In addition to enforcement, OSHA provides compliance assistance to employers and employees to help them understand the dangers of asbestos and what can be done to minimize the threat. OSHA's web page connects computer users to concise and easy-to-read publications on asbestos, which are available to the public free of charge. Pamphlets explain the requirements of the standard for both general industry and construction. Included in each is a list of sources of assistance. OSHA's web page also includes reports, links to other web sites, slides, and information about taking samples and controlling exposure to asbestos. Furthermore, each state has consultation programs funded by Federal OSHA that help employers understand what they must do to comply with OSHA standards, including the general industry asbestos standard.

Thank you for your interest in occupational safety and health. We hope you find this information helpful. To keep apprised of recent developments, you can consult OSHA's website at
http://www.osha.gov. If you have any further questions, please feel free to contact the Office of Health Enforcement at (202) 693-2190.

Sincerely,


John L. Henshaw
Assistant Secretary


1Sheehy, J.W., T.C. Cooper, D.M. O'Brien, et al. Control of Asbestos Exposure During Brake Drum Service. National Institute for Occupational Safety and Health. Publication No. 89-121, GPO No. 017-033-00443-9. Cincinnati, OH (1989). [
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2Dement, J.M. Cincinnati Municipal Garage, Automobile Brake Servicing Operation. National Institute for Occupational Safety and Health. U.S. Public Health Survey. Report No. 32.11. Cincinnati, OH (1972). [
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3Johnson, P., R.D. Zumwalde, and D. Roberts. Industrial Hygiene Assessment of Seven Brake Servicing Facilities--Asbestos. National Institute for Occupational Safety and Health. Cincinnati, OH (1979). [
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4Roberts, D. Industrial Hygiene Report -- Asbestos, Reading Brake and Alignment Service, Reading, OH. National Institute for Occupational Safety and Health. Cincinnati, OH (1980). [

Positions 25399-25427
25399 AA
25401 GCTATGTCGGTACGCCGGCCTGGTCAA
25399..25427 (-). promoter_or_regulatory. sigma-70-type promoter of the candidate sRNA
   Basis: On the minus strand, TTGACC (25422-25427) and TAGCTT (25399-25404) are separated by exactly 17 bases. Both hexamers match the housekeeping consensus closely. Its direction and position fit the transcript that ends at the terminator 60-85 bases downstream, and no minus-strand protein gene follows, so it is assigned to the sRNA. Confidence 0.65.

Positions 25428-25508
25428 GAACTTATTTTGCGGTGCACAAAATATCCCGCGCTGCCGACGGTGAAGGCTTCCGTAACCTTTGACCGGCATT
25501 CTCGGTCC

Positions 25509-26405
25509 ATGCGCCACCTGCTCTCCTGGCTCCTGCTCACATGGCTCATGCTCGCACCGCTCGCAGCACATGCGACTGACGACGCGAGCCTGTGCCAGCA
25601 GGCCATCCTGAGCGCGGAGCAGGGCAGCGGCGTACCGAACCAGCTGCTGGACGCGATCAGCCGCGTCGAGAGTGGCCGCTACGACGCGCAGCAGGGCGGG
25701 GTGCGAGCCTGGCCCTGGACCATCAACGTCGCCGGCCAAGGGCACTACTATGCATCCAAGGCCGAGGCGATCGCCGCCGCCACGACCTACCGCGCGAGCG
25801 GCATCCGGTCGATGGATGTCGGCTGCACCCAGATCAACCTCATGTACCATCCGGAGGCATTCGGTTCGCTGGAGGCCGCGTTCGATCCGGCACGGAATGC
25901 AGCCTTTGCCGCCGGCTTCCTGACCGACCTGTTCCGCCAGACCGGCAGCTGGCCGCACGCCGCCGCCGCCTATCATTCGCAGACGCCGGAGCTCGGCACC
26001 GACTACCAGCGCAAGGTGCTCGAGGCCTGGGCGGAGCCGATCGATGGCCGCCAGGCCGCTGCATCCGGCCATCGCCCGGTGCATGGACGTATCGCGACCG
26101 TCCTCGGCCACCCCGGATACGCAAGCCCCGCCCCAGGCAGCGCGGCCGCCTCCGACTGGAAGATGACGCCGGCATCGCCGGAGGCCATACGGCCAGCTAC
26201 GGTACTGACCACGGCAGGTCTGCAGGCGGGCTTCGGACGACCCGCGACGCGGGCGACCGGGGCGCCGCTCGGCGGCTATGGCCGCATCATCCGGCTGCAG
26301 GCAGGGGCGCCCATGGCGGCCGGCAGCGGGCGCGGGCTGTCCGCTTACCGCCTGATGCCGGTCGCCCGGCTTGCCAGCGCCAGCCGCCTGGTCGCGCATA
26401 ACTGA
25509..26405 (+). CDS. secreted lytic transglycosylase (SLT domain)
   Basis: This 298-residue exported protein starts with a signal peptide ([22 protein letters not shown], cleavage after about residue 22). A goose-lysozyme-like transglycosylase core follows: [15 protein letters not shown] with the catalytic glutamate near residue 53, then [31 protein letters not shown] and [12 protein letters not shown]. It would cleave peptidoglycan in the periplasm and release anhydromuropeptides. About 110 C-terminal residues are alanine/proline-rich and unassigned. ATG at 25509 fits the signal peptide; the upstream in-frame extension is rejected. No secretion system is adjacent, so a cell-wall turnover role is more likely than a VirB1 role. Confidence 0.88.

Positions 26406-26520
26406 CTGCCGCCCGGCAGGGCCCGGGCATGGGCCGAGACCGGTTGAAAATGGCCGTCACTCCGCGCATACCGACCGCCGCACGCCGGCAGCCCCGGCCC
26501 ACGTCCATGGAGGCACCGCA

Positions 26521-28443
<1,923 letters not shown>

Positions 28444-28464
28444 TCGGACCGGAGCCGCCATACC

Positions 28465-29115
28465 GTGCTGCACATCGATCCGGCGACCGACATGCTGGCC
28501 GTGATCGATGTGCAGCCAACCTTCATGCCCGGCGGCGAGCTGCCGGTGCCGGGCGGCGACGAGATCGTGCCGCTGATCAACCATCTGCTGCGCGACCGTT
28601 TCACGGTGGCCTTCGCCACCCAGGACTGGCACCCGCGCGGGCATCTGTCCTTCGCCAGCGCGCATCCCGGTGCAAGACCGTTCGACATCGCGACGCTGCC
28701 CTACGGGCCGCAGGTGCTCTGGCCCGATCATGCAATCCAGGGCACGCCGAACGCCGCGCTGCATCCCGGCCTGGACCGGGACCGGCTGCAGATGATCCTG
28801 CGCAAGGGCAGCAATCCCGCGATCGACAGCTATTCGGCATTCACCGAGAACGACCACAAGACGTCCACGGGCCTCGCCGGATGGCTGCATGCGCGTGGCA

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5Roberts, D. Industrial Hygiene Report -- Asbestos, Allied Brake Shop, Cincinnati, OH. National Institute for Occupational Safety and Health. Cincinnati, OH (1980). [
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6Roberts, D. and R. Zumwalde. Industrial Hygiene Summary Report of Asbestos Exposure Assessment for Brake Mechanics. National Institute for Occupational Safety and Health. Cincinnati, OH (1982). [
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7Johnson, P.L. Preliminary Industrial Hygiene Survey -- Auto Brake Clinic, Cincinnati, OH. National Institute for Occupational Safety and Health. Cincinnati, OH (1976). [
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8Roberts, D. and R. Zumwalde. Industrial Hygiene Survey Report -- New York Sanitation, Traffic, and Police Brake Servicing Facilities, Queens, NY. National Institute for Occupational Safety and Health. Cincinnati, OH (1980). [
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9Sheehy, J.W., F.W. Godbey, T.C. Cooper, et al. In-Depth Survey Report -- Control Technology for Brake Drum Service Operations at Ohio Department of Transportation Maintenance Facility, Lebanon, OH. National Institute for Occupational Safety and Health. Cincinnati, OH (1987). [
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10T.C. Cooper, J.W. Sheehy, et al. In-Depth Survey Report -- Evaluation of Brake Drum Service Controls at United States Postal Service Vehicle Maintenance Facility, Nashville, TN. National Institute for Occupational Safety and Health. Cincinnati, OH (1987). [
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11Sheehy, J.W., W.F. Todd, T.C. Cooper, et al. In-Depth Survey Report -- Evaluation of Brake Drum Service Controls at Cincinnati Bell Maintenance Facility, Fairfax, OH. National Institute for Occupational Safety and Health. Cincinnati, OH (1987). [
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12Cooper, T.C., J.W. Sheehy, D.M. O'Brien, et al. In-Depth Survey Report -- Evaluation of Brake Drum Service Controls at United States Postal Service Vehicle Maintenance Facility, Louisville, KY. National Institute for Occupational Safety and Health. Cincinnati, OH (1987). Report No. ECTB 152-11b, NTIS Publication No. PB-88-188610. [
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13Cooper, T.C., J.W. Sheehy, D.M. O'Brien, et al. In-Depth Survey Report -- Evaluation of Brake Drum Service Controls at Cincinnati Gas and Electric Garages, Cincinnati, Evanston, and Monroe, OH, and Covington, KY. National Institute for Occupational Safety and Health. Cincinnati, OH (1988). Report No. ECTB 152-22b, NTIS Publication No. PB-88-204680. [
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Standard Interpretations - Table of Contents